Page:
What makes Sierra Leone a unique country to travel to?
Sierra Leone is a developing country in western Africa still recovering from a ten-year civil war that ended in 2002. English is the official language, but Krio, an English-based language, is widely used. Tourist facilities in the capital, Freetown, are limited; elsewhere, they are rudimentary or nonexistent.
Entrenched poverty in Sierra Leone has led to criminality. Visitors and resident U.S. citizens have experienced armed mugging, assault, and burglary. Petty crime and pick-pocketing of wallets, cell phones, and passports are very common especially on the ferry to and from Lungi International Airport as well as in the bars, restaurants, and nightclubs in the Lumley Beach and Aberdeen areas of Freetown. The majority of these crimes against U.S. citizens are non-violent confrontations characterized as crimes of opportunity (i.e., pick-pocketing, theft of unattended possessions in public places or hotel rooms, bag snatching, and financial confidence scams). Law enforcement authorities usually respond to crimes slowly, if at all. Police investigative response is often incomplete and does not provide support to victims. Inefficiency and corruption are serious problems at all levels within the government of Sierra Leone. U.S. citizens traveling to or residing in Sierra Leone should maintain a heightened sense of awareness of their surroundings to help avoid becoming victims of crime.
Home invasions, especially targeting westerners, are extremely common in Sierra Leone. Most residential break-ins are perpetrated by small groups of well-organized, armed bandits equipped with tools. These criminals are motivated, intrepid, and aggressive. They do not fear confrontation and are often armed with machetes or homemade firearms. They often use stealth techniques to enter a residence, such as taking advantage of a rainstorm to mask their movements, sneaking past a sleeping guard, cutting through roofs, or tunneling under walls. Expatriates are frequent targets due to their perceived wealth.
Over the past, the U.S. Embassy has received several reports of crime perpetrated on westerners driving vehicles. In each case, cars were stopped in traffic or moving slowly when thieves reached in open windows or opened unlocked doors to steal purses, telephones, and a variety of other valuables from the unsuspecting motorist. Thefts tended to occur on poorly maintained roads requiring slow speed and elaborate maneuvering around potholes and drainage canals. Criminals also threw rocks and caused diversions to distract drivers while simultaneously entering the passenger side of the vehicle to steal property. Specifically, thieves have targeted Signal Hill Road (near the UNIPSIL Headquarters) in Western Freetown because it is a high-traffic area with poor road conditions, lack of street lights, and heavy foliage. For more information about driving safety, see the Embassy’s Security Messages for U.S. Citizens here.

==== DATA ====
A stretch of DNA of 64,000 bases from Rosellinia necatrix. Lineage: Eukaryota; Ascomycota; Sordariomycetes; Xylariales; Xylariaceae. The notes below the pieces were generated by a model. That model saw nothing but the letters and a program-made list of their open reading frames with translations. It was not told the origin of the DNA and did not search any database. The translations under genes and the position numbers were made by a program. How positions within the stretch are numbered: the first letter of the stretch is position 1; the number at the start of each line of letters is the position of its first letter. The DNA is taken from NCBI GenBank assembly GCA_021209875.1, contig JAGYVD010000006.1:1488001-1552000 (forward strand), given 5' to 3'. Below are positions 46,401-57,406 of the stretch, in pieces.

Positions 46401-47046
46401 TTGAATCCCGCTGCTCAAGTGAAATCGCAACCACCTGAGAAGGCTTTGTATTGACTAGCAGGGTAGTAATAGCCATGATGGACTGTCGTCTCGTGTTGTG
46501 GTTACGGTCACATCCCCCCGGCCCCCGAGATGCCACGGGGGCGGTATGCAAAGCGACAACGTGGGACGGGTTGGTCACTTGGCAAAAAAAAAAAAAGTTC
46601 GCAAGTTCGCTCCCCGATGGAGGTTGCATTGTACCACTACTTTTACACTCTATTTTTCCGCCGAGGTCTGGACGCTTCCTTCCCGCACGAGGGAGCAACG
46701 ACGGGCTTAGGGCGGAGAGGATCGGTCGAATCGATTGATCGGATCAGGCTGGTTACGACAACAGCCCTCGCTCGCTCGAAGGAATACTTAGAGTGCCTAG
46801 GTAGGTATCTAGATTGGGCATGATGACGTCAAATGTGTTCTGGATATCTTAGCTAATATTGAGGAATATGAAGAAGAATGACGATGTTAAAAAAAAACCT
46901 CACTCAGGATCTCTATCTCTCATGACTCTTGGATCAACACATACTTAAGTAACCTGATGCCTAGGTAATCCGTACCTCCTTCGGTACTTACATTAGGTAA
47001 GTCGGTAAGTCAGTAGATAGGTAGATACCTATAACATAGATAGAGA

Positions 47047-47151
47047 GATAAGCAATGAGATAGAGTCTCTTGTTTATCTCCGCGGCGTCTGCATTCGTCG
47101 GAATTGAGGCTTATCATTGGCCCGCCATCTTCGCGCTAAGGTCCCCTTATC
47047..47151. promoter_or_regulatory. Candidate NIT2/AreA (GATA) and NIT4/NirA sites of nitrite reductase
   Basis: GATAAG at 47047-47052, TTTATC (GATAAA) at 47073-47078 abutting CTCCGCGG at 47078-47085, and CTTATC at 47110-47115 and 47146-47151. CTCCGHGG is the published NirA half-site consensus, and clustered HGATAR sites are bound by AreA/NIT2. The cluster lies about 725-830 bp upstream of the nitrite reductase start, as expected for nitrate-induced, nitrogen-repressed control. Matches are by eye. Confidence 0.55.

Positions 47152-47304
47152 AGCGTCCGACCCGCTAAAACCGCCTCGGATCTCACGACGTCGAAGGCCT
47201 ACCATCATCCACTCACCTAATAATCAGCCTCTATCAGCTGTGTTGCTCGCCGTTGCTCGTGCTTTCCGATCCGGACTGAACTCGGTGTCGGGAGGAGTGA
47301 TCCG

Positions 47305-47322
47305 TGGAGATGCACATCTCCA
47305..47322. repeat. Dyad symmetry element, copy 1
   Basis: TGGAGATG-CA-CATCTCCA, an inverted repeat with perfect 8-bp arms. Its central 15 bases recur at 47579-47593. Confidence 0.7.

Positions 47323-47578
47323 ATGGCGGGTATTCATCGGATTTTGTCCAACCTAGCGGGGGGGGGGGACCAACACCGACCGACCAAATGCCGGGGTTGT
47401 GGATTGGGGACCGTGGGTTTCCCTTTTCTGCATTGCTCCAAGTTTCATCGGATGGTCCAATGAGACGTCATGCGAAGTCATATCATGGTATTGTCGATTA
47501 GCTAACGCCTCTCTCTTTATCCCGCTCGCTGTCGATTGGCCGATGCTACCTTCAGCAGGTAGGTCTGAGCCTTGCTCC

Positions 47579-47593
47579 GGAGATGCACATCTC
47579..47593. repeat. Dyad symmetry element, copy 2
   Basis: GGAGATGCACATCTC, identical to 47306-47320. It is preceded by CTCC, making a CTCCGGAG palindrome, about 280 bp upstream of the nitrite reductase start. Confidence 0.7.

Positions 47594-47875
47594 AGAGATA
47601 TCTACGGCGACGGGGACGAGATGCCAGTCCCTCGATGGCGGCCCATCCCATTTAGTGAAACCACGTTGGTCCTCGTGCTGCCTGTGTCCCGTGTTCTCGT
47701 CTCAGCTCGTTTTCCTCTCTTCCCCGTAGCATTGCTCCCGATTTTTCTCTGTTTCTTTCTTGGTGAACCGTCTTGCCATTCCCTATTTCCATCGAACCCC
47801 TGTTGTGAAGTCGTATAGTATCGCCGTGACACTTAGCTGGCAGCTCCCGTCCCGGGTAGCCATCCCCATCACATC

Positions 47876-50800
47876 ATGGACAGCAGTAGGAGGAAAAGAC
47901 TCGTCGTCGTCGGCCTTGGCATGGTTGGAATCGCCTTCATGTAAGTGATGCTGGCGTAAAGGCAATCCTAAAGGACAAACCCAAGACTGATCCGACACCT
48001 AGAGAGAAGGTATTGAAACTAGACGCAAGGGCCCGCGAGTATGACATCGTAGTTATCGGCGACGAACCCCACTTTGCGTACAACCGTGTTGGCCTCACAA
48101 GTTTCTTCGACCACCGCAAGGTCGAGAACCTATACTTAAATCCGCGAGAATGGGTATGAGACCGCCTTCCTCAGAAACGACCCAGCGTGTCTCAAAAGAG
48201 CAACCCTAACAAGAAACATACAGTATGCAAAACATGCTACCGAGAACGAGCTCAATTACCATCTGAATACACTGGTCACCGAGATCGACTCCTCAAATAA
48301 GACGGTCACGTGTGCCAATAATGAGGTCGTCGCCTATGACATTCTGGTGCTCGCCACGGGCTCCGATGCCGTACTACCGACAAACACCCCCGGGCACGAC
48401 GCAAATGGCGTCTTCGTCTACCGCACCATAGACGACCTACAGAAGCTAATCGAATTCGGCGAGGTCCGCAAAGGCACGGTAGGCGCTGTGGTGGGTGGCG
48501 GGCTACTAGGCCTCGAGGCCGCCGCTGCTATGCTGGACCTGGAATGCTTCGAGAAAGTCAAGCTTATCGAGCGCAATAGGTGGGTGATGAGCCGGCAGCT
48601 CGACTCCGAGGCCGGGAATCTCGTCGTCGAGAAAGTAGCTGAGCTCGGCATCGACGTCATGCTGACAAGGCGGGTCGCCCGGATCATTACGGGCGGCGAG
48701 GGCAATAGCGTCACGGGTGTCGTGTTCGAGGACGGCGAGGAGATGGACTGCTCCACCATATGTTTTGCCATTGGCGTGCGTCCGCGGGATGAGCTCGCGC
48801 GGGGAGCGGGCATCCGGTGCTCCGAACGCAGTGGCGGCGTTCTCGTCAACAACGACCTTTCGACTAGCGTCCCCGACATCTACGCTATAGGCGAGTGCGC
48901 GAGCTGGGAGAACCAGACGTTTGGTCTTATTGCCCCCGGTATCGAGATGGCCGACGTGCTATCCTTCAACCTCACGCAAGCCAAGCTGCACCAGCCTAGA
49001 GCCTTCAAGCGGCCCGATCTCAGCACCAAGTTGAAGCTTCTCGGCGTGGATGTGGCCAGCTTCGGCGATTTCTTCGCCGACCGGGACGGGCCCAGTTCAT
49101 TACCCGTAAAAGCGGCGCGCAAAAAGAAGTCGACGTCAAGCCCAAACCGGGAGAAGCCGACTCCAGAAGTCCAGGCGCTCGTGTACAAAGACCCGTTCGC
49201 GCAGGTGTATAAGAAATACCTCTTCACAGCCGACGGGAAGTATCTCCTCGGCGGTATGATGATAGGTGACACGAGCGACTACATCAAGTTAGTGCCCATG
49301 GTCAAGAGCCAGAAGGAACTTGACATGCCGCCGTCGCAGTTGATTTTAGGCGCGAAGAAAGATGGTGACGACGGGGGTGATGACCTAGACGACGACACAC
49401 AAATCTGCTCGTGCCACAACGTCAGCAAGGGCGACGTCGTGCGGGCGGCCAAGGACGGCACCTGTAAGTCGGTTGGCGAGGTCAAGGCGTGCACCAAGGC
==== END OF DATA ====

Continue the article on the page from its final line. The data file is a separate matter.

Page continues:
The Embassy also receives regular reports from U.S. citizens investing in Sierra Leone who have been victims of fraud, often in the mining industry. While law enforcement authorities have been involved in investigating the cases, many remain unresolved. Investors are urged to proceed cautiously when engaging in business transactions with individuals presenting themselves as legitimate diamond or gold dealers. It is not uncommon for registered diamond or gold dealers to target foreigners using sophisticated financial scams resulting in significant financial loss.
Business fraud is rampant and the perpetrators often target foreigners, including U.S. citizens. Schemes previously associated with Nigeria are now also prevalent in Sierra Leone, and pose a danger of grave financial loss. Typically these scams begin with unsolicited communication (usually e-mails) from strangers who promise quick financial gain, often by transferring large sums of money or valuables out of the country, but then require a series of "advance fees" to be paid, such as fees for legal documents or taxes. The final payoff does not exist; the purpose of the scam is simply to collect the advance fees. A common variation is the scammer’s claim to be a refugee or émigré of a prominent West African family, or a relative of a present or former political leader who needs assistance in transferring large sums of cash. Still other variations appear to be legitimate business deals that require advance payments on contracts. Sometimes victims are convinced to provide bank account and credit card information and financial authorization that is used to drain their accounts, incur large debts against their credit, and take their life savings.